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Edmonton – Budget restrictions and school based budgeting are hammering education in Edmonton and surrounding areas say education support workers Bonnie Oakley, Doug Luellman, Trudy Grebenstein, Barbie Staples and Bruce Cutting. All five made presentations to Alberta’s Commission on Learning in Edmonton yesterday.

The Canadian Union of Public Employees has evidence gathered from school board employees in Edmonton, Leduc and St. Albert that illustrates unsafe conditions in schools, inadequate learning environments and lack of support for special needs are very serious problems affecting the educational opportunities of all children.

“I think our evidence made a big impact on the Commission and we look forward to seeing it reflected in their final report,” said Barbie Staples, president of CUPE 3484 in Leduc. “The bottom line is more money is needed in the public school system and I’m certain the Commissioners heard us loud and clear,” she added.

Staples, president of CUPE 3484 in the Black Gold School Division, presented the findings from two separate membership surveys illustrating that not enough support staff combined with ever increasing demands means that many students with special needs are short-changed.

Bonnie Oakley a teaching assistant in St. Albert said, “The hours of support assessed for students are out of touch with the reality of students needs. It would only take the decision-makers a few minutes in a class to realize how serious this is for the student and the class.”

In Edmonton, school based budgeting has added an extra stress to the system rather than relieving any problems from funding shortfalls.

“The Commissioners were quite interested in the impact of school based budgeting on maintenance of schools,” said Bruce Cutting, president of CUPE 784 representing trades and maintenance workers in Edmonton Public Schools. “We told them clearly with all kinds of evidence that school maintenance is the first thing to go in a tight budget situation. This does not serve anyone well,” he said.

“In fact, schools that suffer from inadequate cleaning and maintenance of their heating, air conditioning and ventilation systems have increased health problems such as mould contamination, increased reports of asthma, allergies and sick building syndrome,” said Doug Luellman president of CUPE 474 representing custodians in Edmonton Public Schools. “ There are more people in a school per square foot than the average office building. Our jobs are crucial to the health and safety of students, staff and the general public,” he said.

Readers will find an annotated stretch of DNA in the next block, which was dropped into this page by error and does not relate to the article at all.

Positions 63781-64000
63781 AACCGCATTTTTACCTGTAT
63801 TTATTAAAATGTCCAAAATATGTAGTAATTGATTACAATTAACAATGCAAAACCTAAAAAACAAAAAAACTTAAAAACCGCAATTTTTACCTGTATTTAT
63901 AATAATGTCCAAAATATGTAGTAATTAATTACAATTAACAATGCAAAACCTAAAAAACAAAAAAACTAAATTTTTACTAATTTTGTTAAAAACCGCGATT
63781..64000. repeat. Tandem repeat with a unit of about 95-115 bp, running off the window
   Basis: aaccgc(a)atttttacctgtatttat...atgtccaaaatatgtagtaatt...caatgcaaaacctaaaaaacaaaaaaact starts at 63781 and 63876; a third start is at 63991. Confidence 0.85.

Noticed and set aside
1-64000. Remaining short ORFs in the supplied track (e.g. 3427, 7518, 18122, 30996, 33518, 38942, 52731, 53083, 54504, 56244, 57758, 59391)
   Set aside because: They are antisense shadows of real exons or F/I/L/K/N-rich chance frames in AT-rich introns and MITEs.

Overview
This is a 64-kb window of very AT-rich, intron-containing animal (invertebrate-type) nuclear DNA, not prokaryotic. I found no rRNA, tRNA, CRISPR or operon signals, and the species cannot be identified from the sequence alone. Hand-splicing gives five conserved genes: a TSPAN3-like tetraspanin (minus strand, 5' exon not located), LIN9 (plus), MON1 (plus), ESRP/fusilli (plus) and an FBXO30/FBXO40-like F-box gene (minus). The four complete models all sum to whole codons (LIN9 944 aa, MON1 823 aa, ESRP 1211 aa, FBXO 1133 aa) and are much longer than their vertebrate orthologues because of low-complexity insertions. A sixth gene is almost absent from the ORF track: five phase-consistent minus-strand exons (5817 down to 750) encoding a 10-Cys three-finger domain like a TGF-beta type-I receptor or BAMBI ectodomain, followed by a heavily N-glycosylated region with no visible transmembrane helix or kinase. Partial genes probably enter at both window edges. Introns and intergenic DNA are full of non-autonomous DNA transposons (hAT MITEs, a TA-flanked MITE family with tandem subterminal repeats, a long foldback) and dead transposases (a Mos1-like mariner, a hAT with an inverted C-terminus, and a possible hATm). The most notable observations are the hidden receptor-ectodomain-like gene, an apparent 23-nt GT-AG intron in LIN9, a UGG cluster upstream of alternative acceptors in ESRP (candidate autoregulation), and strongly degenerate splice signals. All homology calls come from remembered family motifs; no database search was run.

Trudy Grebenstein, president of CUPE 3550 in Edmonton representing teaching assistants, library technicians, technicians, food preparers and clerical staff challenged some of the myths about the push to run schools as businesses. “Pop and candy machines mean that we are relying on students purchasing junk food to support school activities. Teachers and teacher assistants now bring supplies from home to support student activities and parents are forced to fund-raise to support their schools.” Grebenstien is an accounts clerk with 26 years experience with a thorough knowledge of education budgeting.

The Canadian Union of Public Employees has made presentations to the Learning Commission in Lethbridge, Medicine Hat, Calgary, Fort McMurray and Edmonton highlighting the role that support workers play in public education.

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CUPE is Canada’s largest union with over half a million women and men who provide public services. In Alberta, CUPE’s 31,000 members work in health care, municipalities, schools, colleges, universities, libraries, emergency medical services, social services and casinos. Visit our CUPE websites for more information www.cupe.ca and www.cupealberta.ab.ca

For further information:

Pam Beattie CUPE Communications (780) 484-7644 or (780) 288-1230 (cellular)